In my private practice, PMS and dysmenorrhea (menstrual cramps) are certainly common reasons for seeking treatment with acupuncture with herbs, as these holistic methods tend to be very effective and safe options for most women. Chinese medicine and acupuncture have enjoyed a rich history in treating gynecological issues. Even today, many women turn to this style of treatment for numerous female health concerns. PMS and cramping usually respond very well to treatment. The key is to give it sufficient time before discerning if it is working for you. My experience has been that women younger than 25 typically respond very quickly to acupuncture and herbs, while women in their 30’s and 40’s may need to be a bit more patient. This is because the time frame of progress is usually based on how long one’s symptoms have been present. The longer they have been there, the longer treatment tends to take. Even in worst case scenarios (long-term and severe symptoms), I still expect that the woman’s overall health should improve greatly within 2 months of weekly treatment.
Both PMS and cramping are generally attributed to an underlying liver imbalance that is based on qi (energy) and blood stagnation. The liver is responsible for balanced circulation throughout the body; cramping pain and PMS are signs that the blood has congealed and qi has become stuck. The primary cause of liver qi and blood stagnation is emotional in nature and is specifically related to the suppression of anger and frustration. When you feel stuck in your life and your creative resources are thwarted, the natural byproducts are anger and frustration. The continued attachment to these emotions makes us feel stuck on all levels. Thus, the body will mirror to us this stagnation by impairing the circulation of qi and blood through the liver meridian. This, in turn, causes pain, mood swings, and further emotional upset.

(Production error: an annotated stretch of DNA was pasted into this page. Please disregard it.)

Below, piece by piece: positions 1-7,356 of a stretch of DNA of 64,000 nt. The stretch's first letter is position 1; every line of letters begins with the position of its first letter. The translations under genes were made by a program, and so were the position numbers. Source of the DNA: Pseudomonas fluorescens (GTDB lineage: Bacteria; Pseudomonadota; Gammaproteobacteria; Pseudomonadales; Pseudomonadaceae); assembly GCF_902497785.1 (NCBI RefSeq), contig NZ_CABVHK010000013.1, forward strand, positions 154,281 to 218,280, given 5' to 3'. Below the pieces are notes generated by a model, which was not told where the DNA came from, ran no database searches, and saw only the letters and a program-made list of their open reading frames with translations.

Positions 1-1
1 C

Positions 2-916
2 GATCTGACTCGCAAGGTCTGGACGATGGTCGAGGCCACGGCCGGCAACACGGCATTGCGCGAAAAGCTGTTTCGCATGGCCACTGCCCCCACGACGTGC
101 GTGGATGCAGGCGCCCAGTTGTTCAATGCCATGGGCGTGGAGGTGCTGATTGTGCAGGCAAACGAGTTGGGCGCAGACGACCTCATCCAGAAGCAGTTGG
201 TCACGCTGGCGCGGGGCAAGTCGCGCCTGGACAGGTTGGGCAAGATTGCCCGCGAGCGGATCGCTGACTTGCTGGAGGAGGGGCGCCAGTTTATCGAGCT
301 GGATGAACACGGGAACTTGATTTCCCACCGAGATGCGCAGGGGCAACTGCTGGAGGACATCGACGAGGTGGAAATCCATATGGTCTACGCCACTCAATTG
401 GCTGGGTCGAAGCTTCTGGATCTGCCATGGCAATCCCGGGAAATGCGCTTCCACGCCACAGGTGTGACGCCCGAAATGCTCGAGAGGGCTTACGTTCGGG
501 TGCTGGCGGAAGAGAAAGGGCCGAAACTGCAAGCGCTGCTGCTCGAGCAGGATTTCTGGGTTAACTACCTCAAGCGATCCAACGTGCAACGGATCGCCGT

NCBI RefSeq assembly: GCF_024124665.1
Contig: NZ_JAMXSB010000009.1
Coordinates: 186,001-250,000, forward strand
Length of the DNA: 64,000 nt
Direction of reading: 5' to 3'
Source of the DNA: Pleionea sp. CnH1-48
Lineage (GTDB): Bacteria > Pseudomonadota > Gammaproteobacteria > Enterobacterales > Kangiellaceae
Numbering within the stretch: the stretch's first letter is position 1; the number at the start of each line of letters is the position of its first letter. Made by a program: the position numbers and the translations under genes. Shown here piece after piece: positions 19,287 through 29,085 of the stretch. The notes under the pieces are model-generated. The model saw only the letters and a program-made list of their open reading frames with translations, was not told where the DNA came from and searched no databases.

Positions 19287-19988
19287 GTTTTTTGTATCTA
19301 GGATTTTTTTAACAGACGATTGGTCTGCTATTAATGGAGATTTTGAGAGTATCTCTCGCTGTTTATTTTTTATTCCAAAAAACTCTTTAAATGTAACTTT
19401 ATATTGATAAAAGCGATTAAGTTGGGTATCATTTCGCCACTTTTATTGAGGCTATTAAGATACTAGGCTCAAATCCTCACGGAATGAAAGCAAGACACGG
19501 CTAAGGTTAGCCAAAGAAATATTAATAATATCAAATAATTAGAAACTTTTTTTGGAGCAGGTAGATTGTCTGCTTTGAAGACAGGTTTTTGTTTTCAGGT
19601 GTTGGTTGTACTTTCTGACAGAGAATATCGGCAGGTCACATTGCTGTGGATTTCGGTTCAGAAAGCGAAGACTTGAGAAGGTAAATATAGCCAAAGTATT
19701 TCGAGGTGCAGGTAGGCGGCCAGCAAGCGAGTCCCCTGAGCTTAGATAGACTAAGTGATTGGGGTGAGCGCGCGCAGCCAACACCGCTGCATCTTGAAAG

Liver blood stagnation that causes cramping can also be caused by abuse at the onset of menses. Whether it is sexual, physical, or verbal abuse, such external reinforcements can easily cause our blood circulation to shut down as a protective mechanism against the injurious circumstance. In my practice, many women with severe and prolonged cramping have confided in me that they were once abused. When I tell them that their menstrual imbalances are probably related to this, many of them intuitively recognize this as true, which is the first step in initiating the healing process.
Many women have resigned themselves to simply putting up with these uncomfortable symptoms every month. They simply think that this is normal and that there is no treatment available for it. When I tell women that acupuncture and herbs work very well, many do not believe me until they start to see miraculous changes in their cycles. They no longer feel like the world is ending and they are no longer doubled over in pain for 3 days; How could this be? Well, this is actually one of the easier conditions to treat since acupuncture excels at moving stuck qi and blood. Needles disperse energy and promote circulation. That is their primary function. By harmonizing the flow of qi in the liver meridian, order is restored the woman’s body and mind. Along with acupuncture, here are a few herbs and supplements that I recommend. It is always best to pursue natural treatments under the guidance of a skilled practitioner. With that said, consider the following:
Nutritional therapy can go a long way toward healing PMS and cramping. The standard Canadian diet is certainly enough to create a host of problems for female health, including hormonal imbalances, various side effects of holding excess weight, low serotonin levels, and poor metabolism. Here are a few basic tips to consider if you want to use food to heal yourself:
Lastly, make sure you get plenty of exercise. This is an important consideration for healing ourselves in general. Try to get at least 20 minutes a day, 5 days a week. Find ways to manage your stress level. Yoga and meditation are incredibly helpful for this purpose (along with many others). Hopefully after reading this brief article, you feel more encouraged that there are steps you can take for PMS and cramping that you might not have known about. Don’t forget, it is common that natural therapies take time, as they have a cumulative effect over a few weeks. Be consistent and accurate in your treatment (which is difficult without some professional guidance) and you should make vast improvements.